Future Treasures: The Actual Star by Monica Byrne

Future Treasures: The Actual Star by Monica Byrne

The Actual Star (Harper Voyager, September 14, 2021)

Tomorrow I’m playing hooky from work and spending the day at the Windy City Pulp and Paper show in Lombard, Illinois. It’s my favorite annual convention, and the first I’ve attended in the pandemic era. It will be great to meet up with Black Gate contributors Rich Horton, Doug Ellis, William Patrick Maynard — and Greg Mele, whom I’ve never met in person before.

Even though I’m going to be spending the three days immersed in the great SF and fantasy of the past, I’m still here for you when it comes to SF and fantasy of the future. So before I jump in my trusty pulpmobile and head out for the weekend, I want to take a minute to tell you about Monica Byrne’s second novel, The Actual Star, arriving in hardcover next week. Her first novel The Girl in the Road (2014) was nominated for the Locus award and won the 2015 James Tiptree, Jr. Award. And this one has garnered a lot of advance praise — Booklist calls it “Complex and captivating,” and Tor.com says it’s “Reminiscent of Octavia E. Butler… Byrne creates cultures and characters that embody depth, sensitivity, and a riveting story line.” Here’s a snippet from the feature review by Michael Marshall at New Scientist, who labels it “a stone-cold masterpiece.”

With her second novel, author Monica Byrne has pulled out all the stops. The Actual Star… has three storylines, separated by millennia: one is set 1000 years ago in a declining Mayan kingdom, one in 2012 and one in a distant future shaped by catastrophic climate change. The seemingly disparate stories are rapidly revealed to be linked.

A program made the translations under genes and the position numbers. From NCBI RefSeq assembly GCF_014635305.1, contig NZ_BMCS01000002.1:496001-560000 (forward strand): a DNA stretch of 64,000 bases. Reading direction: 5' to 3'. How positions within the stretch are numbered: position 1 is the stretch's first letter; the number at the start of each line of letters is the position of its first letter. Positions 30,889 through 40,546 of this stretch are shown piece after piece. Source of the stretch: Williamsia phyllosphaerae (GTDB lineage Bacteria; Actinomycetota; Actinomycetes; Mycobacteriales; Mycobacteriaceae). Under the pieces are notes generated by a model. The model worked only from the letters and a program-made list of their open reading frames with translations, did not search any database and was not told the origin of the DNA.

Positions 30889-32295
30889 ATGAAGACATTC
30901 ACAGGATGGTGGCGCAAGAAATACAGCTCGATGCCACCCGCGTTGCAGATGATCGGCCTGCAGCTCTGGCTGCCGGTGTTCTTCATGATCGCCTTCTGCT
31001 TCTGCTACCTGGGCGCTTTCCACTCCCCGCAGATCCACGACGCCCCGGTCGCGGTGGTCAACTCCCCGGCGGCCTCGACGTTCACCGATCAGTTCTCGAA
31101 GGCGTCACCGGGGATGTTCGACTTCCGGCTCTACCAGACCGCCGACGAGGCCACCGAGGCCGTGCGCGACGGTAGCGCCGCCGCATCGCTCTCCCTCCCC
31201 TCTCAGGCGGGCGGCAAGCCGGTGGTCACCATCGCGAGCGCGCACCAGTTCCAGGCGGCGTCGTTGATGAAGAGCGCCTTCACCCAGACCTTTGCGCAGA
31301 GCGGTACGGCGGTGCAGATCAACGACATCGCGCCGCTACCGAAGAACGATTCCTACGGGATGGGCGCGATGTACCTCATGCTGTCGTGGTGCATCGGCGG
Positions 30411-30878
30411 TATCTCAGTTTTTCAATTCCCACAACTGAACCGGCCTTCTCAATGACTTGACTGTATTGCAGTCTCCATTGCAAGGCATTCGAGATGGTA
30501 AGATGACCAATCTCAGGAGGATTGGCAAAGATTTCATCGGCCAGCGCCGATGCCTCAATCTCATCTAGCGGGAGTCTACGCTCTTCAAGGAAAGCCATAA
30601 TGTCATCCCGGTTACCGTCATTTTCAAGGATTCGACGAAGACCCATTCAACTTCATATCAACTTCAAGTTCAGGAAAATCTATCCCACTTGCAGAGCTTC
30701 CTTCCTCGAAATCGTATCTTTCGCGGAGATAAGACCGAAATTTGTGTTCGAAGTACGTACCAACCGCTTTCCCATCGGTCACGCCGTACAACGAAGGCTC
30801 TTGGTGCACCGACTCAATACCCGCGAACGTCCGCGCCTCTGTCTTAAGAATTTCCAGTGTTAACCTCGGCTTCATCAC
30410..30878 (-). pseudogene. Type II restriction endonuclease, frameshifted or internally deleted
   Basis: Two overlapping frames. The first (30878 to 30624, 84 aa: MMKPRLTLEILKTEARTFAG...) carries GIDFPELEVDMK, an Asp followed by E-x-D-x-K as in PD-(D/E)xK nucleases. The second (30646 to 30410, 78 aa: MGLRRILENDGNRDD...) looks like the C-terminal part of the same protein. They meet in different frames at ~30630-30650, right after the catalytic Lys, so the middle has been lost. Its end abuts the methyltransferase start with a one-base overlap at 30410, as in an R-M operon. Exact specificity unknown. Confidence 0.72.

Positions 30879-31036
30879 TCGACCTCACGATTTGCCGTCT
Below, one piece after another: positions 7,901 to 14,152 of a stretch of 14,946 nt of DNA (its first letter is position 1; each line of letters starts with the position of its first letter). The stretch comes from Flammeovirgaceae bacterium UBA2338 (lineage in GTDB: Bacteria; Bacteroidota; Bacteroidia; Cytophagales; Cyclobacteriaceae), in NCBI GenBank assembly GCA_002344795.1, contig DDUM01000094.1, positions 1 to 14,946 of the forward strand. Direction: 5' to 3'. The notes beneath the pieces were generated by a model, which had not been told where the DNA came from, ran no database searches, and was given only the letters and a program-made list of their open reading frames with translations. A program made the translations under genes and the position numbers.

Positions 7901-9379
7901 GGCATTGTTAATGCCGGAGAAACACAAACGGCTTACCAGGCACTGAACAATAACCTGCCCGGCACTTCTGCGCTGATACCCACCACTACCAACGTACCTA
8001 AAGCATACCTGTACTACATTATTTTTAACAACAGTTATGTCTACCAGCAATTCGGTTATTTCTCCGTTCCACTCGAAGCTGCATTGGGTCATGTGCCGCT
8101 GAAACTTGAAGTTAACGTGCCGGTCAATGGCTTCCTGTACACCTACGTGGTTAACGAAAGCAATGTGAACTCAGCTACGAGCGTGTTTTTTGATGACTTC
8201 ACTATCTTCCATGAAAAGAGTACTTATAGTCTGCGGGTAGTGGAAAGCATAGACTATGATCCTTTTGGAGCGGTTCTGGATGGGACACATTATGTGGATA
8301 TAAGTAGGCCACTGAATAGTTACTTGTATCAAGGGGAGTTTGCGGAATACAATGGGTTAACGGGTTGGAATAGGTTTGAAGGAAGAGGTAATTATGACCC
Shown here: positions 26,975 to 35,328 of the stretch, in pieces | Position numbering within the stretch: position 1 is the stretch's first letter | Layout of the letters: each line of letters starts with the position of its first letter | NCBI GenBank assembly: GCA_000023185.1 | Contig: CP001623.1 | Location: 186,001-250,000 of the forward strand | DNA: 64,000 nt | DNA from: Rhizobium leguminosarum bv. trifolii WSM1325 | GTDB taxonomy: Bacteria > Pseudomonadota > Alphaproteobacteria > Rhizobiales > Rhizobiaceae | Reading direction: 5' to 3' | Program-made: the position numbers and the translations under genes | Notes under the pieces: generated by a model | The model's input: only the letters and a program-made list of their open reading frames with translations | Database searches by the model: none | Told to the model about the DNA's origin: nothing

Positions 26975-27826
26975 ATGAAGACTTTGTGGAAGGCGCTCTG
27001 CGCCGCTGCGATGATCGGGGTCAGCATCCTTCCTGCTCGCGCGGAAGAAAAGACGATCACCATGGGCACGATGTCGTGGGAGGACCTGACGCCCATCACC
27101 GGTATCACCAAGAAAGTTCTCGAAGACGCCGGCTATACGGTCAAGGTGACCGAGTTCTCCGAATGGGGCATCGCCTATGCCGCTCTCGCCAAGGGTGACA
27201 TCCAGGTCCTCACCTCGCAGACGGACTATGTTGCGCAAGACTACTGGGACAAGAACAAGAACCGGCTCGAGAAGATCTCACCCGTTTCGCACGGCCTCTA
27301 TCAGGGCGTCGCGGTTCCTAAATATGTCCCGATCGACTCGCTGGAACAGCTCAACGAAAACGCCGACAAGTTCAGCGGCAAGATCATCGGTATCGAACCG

When a book is this ambitious, either it is a thumping success or it falls on its face. Happily, The Actual Star is a stone-cold masterpiece. It is one of the most moving novels I have read and surely a contender for major awards….

It is in the religion that the three timelines link. Byrne’s futuristic theology is based on Mayan beliefs, specifically the idea of Xibalba: an underworld ruled by gods of death.

But this version of Xibalba is a place where people can finally perceive the world as it truly is, without the filters and concepts imposed by our sense organs and brains – to comprehend “the thing-in-itself”, as the philosopher Immanuel Kant put it. Or as Ixul thinks at one point: “The star we see is not the actual star.” In all three timelines, characters converge on the cave of Actun Tunichil Muknal in Belize where this transcendent perception may be possible…

The book is perfectly paced: it is leisurely enough to let you get to know the people and grasp the heady concepts, but there is constant forward momentum and a steady crescendo. The climax is as dramatic as anyone could wish for, but for me the real joys of The Actual Star are the vivid characters and societies. It is a book that will resonate with me for a long time.

The Actual Star will be published by Harper Voyager on September 14, 2021. It is 624 pages, priced at $27.99 in hardcover and $14.99 in digital formats. Get all the details here.

See all our coverage of the best upcoming SF and fantasy here.

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Eugene R.

It has a while since I visited Xibalba, courtesy of Pat Murphy’s The Falling Woman (1986). Should be worth another visit. And, of course, once you mention the Mayans and then drop in the date 2012, well, I would like to see how that conjunction gets handled.

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